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Hagen Wigs Out in Whimsical Performance


SAN JUAN CAPISTRANO — Now that grim, flannel-clad barbarians have taken over, it's hard to find a touch of eccentricity and campy whimsicality in rock any more.

Re-enter Nina Hagen, who has been carving out a persona of dizzy, cartoonish flamboyance since the early days of New Wave. The tour that brought her to the Coach House on Wednesday is something of a comeback attempt for Hagen, although she has kept up a steady recording pace lately, with the new "Revolution Ballroom" her third album in five years.

At 39, Hagen may have been out of the spotlight, but she obviously hasn't been out of touch. She knows that dark and petulant is in, and that was the tone she set at the start of her 75-minute concert.

Hagen, who has been making records since 1979, seemed bent on proffering her credentials as a punk-rock godmother. The opening sequence was dominated by growling, bash-it-out numbers with such in-your-face titles as "Leave Me Alone," "So Bad" and "Learn to Listen."

It was obvious, though, that she wasn't going to keep up that front all night: Hagen was a vision of campy theatricality from her stiletto-heeled boots to her rubberized Catwoman tights to her extravagant blond wig.

The opening song, "Leave Me Alone," had a real, spitfire anger behind it, but as soon as it was over Hagen went into a spoof on revulsion-rock, silently mowing down the audience with a goofy-looking plastic water gun.

From there, the show, played to about 150 loyalists, swung back and forth between the silly and the serious. At least while singing, Hagen kept in check the wild array of cartoon voices she became known for during the 1980s.

Back then, she could change guises during a single song from a stentorian, high-note operatic diva's delivery to a Betty Boop squeak to a guttural she-monster growl. At the Coach House, her guttural voicings dominated, often recalling the grim survivor's croak of Marianne Faithfull. The mouse-like Boop-squeaks she saved for between-songs interjections.

As a good godmother must, Hagen shared her younglings' pain in a sequence of songs that addressed the drug scourge in rock. It started with a thrash-punk number called "Dope Sucks" which both stated the obvious point of "just say no," and ridiculed those who think that "just say no" counts as a valid approach to solving the problem.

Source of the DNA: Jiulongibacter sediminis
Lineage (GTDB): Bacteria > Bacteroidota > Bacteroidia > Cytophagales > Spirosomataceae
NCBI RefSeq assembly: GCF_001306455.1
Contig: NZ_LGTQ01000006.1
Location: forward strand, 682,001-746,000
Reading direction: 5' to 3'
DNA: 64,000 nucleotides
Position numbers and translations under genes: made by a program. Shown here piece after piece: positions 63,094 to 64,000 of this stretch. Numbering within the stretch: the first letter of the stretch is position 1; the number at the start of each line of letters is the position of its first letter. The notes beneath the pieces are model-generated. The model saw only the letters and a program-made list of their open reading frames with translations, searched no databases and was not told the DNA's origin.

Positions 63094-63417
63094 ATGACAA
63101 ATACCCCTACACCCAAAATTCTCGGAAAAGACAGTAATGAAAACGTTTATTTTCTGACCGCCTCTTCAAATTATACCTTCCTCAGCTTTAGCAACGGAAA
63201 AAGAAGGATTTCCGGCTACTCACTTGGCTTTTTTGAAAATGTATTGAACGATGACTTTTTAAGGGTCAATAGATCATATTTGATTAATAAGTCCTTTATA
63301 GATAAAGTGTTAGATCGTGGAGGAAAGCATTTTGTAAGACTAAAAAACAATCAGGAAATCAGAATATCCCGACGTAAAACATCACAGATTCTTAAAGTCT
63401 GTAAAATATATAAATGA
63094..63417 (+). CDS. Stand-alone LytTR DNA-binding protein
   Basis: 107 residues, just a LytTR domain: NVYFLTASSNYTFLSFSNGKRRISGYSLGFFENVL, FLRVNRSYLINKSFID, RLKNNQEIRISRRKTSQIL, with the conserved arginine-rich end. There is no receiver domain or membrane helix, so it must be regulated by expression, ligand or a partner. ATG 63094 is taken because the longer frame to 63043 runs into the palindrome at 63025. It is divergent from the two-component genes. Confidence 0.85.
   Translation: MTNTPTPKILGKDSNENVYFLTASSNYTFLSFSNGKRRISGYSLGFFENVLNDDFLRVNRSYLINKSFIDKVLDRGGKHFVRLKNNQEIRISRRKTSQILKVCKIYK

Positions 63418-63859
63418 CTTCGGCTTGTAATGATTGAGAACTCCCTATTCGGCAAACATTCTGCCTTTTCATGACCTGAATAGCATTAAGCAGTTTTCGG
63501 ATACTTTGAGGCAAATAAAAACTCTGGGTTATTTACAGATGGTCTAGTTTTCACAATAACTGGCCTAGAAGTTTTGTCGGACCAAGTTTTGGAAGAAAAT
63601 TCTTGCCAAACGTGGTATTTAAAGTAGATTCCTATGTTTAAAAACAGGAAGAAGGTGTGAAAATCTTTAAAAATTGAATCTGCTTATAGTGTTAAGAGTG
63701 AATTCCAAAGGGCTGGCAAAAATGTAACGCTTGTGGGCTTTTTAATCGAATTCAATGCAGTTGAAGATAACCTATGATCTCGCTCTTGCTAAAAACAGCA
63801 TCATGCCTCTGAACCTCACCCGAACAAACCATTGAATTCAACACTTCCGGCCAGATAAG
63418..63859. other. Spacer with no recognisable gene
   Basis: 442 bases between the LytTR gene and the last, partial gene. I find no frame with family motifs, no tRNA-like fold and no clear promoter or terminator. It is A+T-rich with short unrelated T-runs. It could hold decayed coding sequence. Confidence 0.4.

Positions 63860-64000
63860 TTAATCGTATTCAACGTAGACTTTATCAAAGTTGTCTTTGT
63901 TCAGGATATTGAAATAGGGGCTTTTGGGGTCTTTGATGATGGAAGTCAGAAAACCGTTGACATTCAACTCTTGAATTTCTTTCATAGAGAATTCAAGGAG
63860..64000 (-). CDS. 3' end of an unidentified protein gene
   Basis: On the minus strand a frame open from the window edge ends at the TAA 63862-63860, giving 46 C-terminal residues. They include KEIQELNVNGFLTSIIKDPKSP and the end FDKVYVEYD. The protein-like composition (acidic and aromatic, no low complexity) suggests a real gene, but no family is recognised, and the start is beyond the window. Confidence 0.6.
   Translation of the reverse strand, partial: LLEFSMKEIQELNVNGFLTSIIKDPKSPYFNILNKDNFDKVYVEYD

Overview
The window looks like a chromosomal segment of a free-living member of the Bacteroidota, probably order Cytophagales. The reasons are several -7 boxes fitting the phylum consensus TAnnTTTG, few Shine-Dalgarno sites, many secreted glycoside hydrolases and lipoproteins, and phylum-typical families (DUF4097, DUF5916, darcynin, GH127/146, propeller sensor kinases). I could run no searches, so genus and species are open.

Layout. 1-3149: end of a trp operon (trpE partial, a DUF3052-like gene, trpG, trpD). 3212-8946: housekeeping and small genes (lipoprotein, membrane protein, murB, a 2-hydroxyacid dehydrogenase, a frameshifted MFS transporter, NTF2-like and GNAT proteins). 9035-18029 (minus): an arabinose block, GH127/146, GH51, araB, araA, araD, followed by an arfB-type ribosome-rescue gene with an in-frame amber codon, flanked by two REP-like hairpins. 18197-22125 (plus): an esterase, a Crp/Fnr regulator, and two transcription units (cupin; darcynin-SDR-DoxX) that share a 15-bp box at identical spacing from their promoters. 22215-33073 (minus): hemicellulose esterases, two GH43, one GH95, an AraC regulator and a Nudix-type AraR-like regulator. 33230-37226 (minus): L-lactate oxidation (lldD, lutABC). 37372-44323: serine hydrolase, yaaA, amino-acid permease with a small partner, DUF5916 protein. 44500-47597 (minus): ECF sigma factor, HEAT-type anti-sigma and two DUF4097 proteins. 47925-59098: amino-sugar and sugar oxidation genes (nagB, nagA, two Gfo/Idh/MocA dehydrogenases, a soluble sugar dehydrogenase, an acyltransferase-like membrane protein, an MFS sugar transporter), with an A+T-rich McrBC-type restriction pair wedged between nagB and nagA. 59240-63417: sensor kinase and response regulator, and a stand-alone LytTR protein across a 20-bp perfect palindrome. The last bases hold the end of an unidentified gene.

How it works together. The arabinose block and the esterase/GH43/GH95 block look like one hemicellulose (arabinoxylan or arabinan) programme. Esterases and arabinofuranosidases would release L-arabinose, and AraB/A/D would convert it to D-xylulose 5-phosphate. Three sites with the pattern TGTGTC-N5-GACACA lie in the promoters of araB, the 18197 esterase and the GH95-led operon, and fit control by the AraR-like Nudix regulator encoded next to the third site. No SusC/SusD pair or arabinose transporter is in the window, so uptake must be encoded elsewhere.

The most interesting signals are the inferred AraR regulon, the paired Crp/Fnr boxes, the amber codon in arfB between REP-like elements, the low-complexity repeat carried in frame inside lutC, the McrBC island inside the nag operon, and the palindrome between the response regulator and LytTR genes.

"Wish it would be so easy," Hagen said after the song had crashed to an end. "We know it never is . . . some just don't get out of it." That prefaced an acoustic lament drawn from a poem Hagen said was written by a doomed Berlin addict.

In a confident stroke, Hagen risked being seen as a bandwagon jumper and a grave-robber as she delivered a stormy version of Nirvana's "Rape Me." Nothing inappropriate about it: It was the perfect clincher for her in-the-drug-dungeon sequence.

Moving toward the light, Hagen then offered a strong, husky-voiced affirmation with "I'm Going to Live the Life," a gospel song that is one of the highlights of "Revolution Ballroom," a generally appealing album that's considerably less dizzy than some past efforts (no more songs about how space aliens will come to redeem humanity, for instance).

Hagen pressed her luck later in the show by singing another Nirvana song, "All Apologies." Just when it seemed that she had developed a lamentable case of dead-antihero obsession, she pushed the Cobain connection over the edge in engagingly absurd fashion by performing a jaunty, newly composed country ditty addressed to "Kurtie baby . . . in the sky."

In it, Hagen merged Cobain obsession with her own cosmic obsessions of long standing, positing that Kurtie would one day be reincarnated into a better world. It might seem maudlin on the surface of it, but in Hagen's hands it was an amusingly loopy digression.


With the punk-rocker side of persona dominant, Hagen gave short shrift to the Talking Heads-style dance-rock that she mined on the 1980s releases, "Fearless" and "Nina Hagen in Ekstasy."

But one of the show's highlights was the funk workout, "Cosma Shiva." Named after the singer's daughter, it was the only song in which Hagen exploited her dramatic high range.

She concluded with oddities (a reggae number, novelty songs about monsters and air pollution) and odds and ends from punk's early days (covers of Sid Vicious's version of "My Way," Ian Dury's "Hit Me With Your Rhythm Stick" and two frenetic Ramones tunes, "I Wanna Be Sedated" and "We're a Happy Family").

For all its colorful elements, Hagen's return could have been much more vivid if her four-man band had been better than merely serviceable. Aside from some nice touches by the keyboards player, Atticus Finch (including the wryly skittering country-saloon piano licks that colored "I Wanna Be Sedated") they were a faceless, functional unit, both visually and musically.

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